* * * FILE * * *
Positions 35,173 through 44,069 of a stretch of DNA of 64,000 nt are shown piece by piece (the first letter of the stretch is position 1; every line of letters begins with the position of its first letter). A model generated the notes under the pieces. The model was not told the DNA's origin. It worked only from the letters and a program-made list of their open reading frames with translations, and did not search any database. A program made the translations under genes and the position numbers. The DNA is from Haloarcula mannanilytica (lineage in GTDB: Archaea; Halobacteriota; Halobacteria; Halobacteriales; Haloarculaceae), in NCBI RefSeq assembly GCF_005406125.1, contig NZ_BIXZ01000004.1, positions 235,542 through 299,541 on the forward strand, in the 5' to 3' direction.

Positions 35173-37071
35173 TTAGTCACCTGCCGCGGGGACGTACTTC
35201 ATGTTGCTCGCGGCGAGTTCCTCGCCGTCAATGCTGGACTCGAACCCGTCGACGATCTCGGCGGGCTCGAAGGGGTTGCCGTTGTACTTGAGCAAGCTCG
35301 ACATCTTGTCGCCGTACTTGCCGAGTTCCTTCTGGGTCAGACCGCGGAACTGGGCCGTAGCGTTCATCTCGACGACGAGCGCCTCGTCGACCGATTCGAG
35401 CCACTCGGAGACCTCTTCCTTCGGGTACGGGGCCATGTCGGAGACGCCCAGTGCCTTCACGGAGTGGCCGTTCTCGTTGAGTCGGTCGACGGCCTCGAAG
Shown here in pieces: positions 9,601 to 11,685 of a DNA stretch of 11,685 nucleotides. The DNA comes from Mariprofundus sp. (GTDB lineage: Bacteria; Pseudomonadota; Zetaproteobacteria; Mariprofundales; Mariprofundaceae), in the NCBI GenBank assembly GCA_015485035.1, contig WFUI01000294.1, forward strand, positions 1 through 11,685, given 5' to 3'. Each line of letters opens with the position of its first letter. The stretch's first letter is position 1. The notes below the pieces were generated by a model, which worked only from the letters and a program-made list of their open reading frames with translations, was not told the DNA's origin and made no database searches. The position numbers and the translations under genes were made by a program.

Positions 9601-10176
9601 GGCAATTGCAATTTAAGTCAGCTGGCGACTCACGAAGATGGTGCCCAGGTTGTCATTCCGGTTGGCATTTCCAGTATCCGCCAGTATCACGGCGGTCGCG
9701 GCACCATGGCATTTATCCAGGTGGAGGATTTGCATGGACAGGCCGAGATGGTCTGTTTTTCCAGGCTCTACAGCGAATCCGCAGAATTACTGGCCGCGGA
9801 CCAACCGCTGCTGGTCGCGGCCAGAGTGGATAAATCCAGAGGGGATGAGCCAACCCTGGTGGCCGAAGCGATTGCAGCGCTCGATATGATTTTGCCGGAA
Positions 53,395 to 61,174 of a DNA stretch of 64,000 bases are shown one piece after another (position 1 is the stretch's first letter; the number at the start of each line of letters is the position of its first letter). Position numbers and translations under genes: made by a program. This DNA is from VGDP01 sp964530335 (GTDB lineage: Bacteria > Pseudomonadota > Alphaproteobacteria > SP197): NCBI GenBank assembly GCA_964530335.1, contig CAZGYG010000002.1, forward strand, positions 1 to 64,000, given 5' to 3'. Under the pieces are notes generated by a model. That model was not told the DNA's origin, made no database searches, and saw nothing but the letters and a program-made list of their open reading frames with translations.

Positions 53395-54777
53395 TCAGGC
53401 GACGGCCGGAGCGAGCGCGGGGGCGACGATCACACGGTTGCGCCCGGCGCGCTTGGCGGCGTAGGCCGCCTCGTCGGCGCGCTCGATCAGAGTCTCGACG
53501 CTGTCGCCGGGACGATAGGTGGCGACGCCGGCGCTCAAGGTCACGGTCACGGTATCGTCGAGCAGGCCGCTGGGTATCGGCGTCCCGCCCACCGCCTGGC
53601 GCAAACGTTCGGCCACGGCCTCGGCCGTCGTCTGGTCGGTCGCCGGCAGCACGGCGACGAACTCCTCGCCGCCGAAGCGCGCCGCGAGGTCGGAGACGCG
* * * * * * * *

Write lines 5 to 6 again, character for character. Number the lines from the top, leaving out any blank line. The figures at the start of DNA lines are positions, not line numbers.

35301 ACATCTTGTCGCCGTACTTGCCGAGTTCCTTCTGGGTCAGACCGCGGAACTGGGCCGTAGCGTTCATCTCGACGACGAGCGCCTCGTCGACCGATTCGAG
35401 CCACTCGGAGACCTCTTCCTTCGGGTACGGGGCCATGTCGGAGACGCCCAGTGCCTTCACGGAGTGGCCGTTCTCGTTGAGTCGGTCGACGGCCTCGAAG